Sarah Meyers Brent’s solo exhibition at Kelley Stelling Contemporary in Manchester, New Hampshire has as its center-piece several installation artworks which are master strokes of controlled chaos. Basketfuls of clothing pour out of a neatly encircled oval wall molding and others seemingly tumble and drip and push through a tall, monolith of sheetrock which has delicate Tiffany-blue coloration on one side. The monolith echoes an iconic Anne Truitt square column sculpture but with artifacts of raw “real life” literally bursting out of such an austere form.
These pieces composed primarily with a mess of clothes, which the artist says explore the ups and downs of motherhood, also conjure up a certain fraught domesticity of middle America where many a messy household deploys the cellar stairs as a laundry chute. Another confection of clothes and gooey foam insulation defies gravity by arcing at a seemingly impossible angle from a pedestal. Are the clothes joyful and celebratory or are they like the scattered clothes of disaster victims? Both interpretations seem plausible.
There are also some slight tinges of sexuality and childhood loss of innocence inherent in the clothes items and how they are painstakingly arrayed. Prominently draped tights and a large black bra betray explicit femininity while carefully crumpled and arranged latex gloves look—upon Freudian first glance—to be male prophylactics. With relief, the viewer soon figures out they are not. But the momentary flash of recognition is unsettling and does its provocative work. One small hole in the sheetrock of A Beautiful Mess II has the tiniest little bit of cloth pushing out—is it meant to be distantly sexual; or just an innocent finger pushing clothes through? This ambiguity in some of the installation work is edgy and makes the pieces more arresting than the sum of their banal, every-day-clothing parts.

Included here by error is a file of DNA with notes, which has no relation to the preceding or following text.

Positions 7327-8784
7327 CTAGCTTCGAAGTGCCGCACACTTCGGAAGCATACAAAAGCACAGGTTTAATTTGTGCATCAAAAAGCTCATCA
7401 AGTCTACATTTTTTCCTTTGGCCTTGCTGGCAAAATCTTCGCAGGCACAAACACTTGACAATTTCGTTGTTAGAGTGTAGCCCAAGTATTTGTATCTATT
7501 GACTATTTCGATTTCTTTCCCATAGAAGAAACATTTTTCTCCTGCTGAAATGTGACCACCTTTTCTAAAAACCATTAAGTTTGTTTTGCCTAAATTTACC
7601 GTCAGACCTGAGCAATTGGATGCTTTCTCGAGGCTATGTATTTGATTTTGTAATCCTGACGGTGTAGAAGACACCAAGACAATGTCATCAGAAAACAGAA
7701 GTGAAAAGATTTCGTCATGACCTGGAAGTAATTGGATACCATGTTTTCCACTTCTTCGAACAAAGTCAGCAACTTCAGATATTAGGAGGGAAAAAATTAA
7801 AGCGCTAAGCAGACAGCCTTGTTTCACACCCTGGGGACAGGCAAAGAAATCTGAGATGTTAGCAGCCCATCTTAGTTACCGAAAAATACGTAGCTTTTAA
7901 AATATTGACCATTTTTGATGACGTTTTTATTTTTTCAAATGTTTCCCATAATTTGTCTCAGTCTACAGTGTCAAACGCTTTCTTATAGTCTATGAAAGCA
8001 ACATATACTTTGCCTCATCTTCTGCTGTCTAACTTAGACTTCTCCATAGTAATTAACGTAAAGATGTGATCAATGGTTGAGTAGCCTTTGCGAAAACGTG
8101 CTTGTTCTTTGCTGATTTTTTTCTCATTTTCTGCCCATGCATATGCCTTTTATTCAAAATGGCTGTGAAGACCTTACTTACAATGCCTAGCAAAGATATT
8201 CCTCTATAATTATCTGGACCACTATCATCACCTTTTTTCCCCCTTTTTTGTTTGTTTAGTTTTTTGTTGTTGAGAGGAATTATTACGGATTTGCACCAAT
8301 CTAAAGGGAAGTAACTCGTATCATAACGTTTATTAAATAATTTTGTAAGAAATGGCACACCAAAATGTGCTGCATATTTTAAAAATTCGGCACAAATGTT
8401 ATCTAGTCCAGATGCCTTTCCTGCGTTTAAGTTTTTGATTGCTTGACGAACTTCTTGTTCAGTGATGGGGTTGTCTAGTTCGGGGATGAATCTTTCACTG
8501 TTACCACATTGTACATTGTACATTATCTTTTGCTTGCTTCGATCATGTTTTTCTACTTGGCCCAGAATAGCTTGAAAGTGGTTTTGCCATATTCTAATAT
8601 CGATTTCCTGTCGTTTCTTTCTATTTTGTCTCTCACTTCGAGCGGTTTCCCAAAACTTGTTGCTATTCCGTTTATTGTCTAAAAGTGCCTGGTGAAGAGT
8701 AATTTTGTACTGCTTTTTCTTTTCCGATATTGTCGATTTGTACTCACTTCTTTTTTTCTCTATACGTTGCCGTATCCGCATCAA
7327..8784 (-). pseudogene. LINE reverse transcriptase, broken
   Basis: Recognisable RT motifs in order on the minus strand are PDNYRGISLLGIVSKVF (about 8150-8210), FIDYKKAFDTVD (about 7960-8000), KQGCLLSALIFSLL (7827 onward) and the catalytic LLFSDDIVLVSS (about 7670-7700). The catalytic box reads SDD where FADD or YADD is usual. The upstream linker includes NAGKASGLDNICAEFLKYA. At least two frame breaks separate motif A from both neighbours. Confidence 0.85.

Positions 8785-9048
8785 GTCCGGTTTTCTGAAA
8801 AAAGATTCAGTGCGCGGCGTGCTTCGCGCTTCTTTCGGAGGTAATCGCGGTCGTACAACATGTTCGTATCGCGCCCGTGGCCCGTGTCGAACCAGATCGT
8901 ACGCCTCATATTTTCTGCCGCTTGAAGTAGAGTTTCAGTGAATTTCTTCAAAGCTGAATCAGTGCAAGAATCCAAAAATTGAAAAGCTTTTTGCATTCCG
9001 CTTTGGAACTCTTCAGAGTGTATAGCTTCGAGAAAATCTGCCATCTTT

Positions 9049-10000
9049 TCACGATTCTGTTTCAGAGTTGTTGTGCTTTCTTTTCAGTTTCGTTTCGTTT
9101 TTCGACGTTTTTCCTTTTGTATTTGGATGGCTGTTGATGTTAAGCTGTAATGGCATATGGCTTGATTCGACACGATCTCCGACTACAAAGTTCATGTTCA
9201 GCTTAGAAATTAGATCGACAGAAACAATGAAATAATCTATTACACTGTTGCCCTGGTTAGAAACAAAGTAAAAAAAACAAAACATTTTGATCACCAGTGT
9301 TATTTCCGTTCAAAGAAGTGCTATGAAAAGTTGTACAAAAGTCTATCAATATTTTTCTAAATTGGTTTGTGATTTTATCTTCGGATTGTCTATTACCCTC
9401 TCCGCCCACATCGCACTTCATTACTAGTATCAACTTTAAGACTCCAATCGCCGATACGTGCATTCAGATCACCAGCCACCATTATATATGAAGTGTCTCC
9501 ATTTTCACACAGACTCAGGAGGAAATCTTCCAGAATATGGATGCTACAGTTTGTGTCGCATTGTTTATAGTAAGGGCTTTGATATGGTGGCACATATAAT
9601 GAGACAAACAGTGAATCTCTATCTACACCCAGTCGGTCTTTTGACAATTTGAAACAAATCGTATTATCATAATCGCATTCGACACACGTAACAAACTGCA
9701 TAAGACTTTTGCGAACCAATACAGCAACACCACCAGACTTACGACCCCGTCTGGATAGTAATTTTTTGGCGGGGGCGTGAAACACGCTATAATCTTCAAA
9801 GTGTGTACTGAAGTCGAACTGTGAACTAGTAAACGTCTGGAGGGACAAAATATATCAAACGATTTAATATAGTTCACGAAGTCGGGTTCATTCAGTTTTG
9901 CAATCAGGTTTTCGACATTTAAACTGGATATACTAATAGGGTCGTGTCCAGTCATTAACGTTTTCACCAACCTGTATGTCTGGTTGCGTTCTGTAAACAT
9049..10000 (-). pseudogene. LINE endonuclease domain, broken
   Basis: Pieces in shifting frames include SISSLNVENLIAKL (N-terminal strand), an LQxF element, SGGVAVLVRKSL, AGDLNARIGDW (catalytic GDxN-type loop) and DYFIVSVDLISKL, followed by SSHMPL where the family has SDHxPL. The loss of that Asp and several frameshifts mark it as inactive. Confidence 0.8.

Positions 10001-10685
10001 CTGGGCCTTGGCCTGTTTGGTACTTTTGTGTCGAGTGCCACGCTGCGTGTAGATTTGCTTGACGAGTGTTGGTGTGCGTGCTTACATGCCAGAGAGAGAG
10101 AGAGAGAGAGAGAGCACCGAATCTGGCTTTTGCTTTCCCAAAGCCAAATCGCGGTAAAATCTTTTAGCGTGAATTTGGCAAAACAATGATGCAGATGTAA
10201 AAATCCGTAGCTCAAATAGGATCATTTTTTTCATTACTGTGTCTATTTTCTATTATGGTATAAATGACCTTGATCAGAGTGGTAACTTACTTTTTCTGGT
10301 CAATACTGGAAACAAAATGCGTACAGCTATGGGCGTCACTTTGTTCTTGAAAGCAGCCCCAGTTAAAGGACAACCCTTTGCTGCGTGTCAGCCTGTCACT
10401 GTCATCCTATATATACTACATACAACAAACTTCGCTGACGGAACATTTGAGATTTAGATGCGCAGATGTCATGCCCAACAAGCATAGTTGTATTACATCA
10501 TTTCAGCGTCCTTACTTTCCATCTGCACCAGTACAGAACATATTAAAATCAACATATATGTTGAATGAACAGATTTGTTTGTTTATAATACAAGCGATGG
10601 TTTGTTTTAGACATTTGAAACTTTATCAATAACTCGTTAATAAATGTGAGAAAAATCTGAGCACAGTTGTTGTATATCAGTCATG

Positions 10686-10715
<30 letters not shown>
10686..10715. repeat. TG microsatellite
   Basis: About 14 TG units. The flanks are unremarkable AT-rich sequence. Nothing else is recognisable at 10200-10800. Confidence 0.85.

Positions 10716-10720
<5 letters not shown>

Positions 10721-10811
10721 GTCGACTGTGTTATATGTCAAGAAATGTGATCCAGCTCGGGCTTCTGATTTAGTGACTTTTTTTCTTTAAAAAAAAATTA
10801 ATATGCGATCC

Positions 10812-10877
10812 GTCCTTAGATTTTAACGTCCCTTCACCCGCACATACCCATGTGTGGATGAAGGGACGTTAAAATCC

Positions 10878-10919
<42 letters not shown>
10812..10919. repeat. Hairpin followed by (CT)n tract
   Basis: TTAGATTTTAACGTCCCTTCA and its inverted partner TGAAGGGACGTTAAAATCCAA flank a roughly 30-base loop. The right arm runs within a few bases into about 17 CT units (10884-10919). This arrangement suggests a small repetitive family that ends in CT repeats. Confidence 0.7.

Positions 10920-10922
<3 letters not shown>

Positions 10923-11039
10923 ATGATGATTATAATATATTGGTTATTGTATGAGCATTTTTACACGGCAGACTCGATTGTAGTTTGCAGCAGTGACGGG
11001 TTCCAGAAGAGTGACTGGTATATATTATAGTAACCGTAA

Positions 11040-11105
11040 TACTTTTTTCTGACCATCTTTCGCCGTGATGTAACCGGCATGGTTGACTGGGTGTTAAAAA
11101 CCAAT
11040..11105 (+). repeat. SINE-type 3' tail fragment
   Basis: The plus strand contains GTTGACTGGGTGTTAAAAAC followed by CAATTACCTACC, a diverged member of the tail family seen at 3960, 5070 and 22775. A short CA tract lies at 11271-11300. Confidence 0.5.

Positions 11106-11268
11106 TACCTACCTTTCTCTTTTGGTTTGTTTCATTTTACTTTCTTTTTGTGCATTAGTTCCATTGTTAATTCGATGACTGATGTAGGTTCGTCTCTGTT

While the show is ostensibly a presentation of site-specific installation art, Brent’s paintings are not to be neglected. The jumble of clothing in the installations gives way to a productive angularity of line and form and color in paintings of massed, botanical forms. Several especially large canvases harken to the works of abstract expressionist Joan Mitchell. Another painting, and a series of works on paper, have pleasing, controlled lines rendered in crisp charcoal which call to mind the spiky draftsmanship of Egon Schiele and the patterned colors of Gustav Klimt’s landscapes or Edouard Vuillard interiors where floral wall-paper motifs are common.
A Beautiful Mess is an exquisite mess, like life itself, and well worth your time.
The exhibition is on view until June 17th
Kelley Stelling Contemporary
221 Hanover Street, Manchester, New Hampshire
Photo credit: Matthew Lomanno